Related chapters from BN8e: Chapter 19: Language and Lateralization; Chapter 6: Evolution of the Brain and Behavior
Related chapters from MM:Chapter 15: Brain Asymmetry, Spatial Cognition, and Language
Link ID: 15774 - Posted: 09.08.2011

By KAY E. HOLEKAMP We had just started our afternoon “obs” a few days ago when we found three adult hyenas, all high-ranking females, sleeping on an open hillside. Then we saw something they hadn’t yet noticed: a very large male African cape buffalo that appeared to be dying. We could see from his worn teeth that he was very old, and though he could move his legs, he couldn’t seem to lift his head. One thing about studying large carnivores is that feeding can be difficult to watch. Although hyenas quickly kill smaller prey like gazelle by crushing the neck or skull, they tend to take down larger animals by disembowelment, letting their target bleed out, but that can take some time. We always hope the prey animal is in shock while this is happening, as there would be nothing we could do to speed up the prey animal’s death in any case. As the poet Tennyson put it, nature really is “red in tooth and claw.” Eventually the three females got up from their nap and noticed the buffalo. They were silent as they approached it, avoiding its flailing limbs as they began to tear off pieces of flesh with their sharp teeth. When the dying animal bellowed in pain, its herd-mates rushed over and charged the hyenas, which scattered but then approached again to continue feeding. Still the hyenas were silent, suggesting either that they needed no help to subdue the prey or that they preferred not to share it with their clan mates. However, as often happens, other hyenas apparently heard the cries of the dying buffalo, and started appearing from all directions. The arriving clan members were all very excited to see roughly 1,500 pounds of fresh food already brought to ground! It was not until cubs that had recently graduated from the communal den began arriving at this kill site that we started to hear hyena voices. As each youngster arrived at the scene, it was clearly overwhelmed with excitement and nervousness. This could easily be seen in their body postures, their bristled tails and most of all in their voices. They grinned and groveled before their larger clan mates, and produced many loud “whoop” vocalizations. © 2011 The New York Times Company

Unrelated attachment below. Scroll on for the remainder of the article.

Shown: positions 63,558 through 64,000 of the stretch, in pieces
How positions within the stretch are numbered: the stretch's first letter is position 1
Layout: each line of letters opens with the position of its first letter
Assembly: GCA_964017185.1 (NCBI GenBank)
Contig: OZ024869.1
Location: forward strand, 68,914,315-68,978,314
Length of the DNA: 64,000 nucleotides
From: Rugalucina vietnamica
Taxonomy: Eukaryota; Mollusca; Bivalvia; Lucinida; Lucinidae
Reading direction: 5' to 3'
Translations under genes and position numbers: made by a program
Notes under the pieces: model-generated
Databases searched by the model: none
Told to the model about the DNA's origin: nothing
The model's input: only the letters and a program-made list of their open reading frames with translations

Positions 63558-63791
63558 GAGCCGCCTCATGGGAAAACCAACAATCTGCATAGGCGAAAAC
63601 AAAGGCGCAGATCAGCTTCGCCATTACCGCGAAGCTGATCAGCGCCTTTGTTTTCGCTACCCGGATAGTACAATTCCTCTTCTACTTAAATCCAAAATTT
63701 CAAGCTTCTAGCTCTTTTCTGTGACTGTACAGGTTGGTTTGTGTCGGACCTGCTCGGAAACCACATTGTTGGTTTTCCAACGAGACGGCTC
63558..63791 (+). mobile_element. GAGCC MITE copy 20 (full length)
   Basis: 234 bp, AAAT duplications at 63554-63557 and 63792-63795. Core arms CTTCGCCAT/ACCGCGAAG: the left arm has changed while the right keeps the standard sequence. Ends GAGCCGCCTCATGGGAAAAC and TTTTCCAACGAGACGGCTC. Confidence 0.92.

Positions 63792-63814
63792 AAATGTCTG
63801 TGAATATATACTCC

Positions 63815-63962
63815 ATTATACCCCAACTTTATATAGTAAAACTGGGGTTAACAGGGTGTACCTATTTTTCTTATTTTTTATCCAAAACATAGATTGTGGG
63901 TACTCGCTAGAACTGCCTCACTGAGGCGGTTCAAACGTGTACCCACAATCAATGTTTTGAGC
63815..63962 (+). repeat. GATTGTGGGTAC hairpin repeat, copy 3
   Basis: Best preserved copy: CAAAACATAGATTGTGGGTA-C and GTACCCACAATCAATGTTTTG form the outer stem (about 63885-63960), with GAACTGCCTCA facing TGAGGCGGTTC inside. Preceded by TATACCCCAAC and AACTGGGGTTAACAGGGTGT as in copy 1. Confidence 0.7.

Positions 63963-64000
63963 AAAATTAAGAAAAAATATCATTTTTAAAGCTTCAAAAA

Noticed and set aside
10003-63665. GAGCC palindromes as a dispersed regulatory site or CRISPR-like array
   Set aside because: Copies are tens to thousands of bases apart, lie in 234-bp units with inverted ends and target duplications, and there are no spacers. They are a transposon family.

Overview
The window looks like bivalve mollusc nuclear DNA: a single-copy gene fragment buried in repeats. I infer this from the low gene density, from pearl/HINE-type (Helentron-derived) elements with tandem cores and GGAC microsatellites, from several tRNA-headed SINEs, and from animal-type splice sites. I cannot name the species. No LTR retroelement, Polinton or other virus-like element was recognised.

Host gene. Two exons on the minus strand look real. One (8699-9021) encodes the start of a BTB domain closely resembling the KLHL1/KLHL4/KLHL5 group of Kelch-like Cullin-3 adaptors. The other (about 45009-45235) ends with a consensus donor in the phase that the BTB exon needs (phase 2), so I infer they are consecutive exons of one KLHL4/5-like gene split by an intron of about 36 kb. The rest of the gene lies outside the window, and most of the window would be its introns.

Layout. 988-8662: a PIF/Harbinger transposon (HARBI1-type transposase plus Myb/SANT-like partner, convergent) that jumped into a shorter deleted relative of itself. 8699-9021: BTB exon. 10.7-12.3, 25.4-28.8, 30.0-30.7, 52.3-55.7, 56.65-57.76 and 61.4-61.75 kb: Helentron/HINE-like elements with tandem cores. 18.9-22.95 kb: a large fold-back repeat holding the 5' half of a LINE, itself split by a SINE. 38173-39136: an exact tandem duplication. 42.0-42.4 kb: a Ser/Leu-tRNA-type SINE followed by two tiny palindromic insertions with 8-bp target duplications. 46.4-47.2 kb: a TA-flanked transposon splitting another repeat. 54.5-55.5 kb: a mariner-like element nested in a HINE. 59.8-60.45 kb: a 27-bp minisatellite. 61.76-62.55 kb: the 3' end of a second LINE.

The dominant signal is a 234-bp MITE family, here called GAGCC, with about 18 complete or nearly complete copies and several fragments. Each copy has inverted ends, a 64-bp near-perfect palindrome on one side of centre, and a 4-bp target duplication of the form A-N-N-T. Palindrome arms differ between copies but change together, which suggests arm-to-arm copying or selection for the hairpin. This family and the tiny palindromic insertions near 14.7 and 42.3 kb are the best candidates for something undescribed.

Related chapters from BN8e: Chapter 19: Language and Lateralization; Chapter 6: Evolution of the Brain and Behavior
Related chapters from MM:Chapter 15: Brain Asymmetry, Spatial Cognition, and Language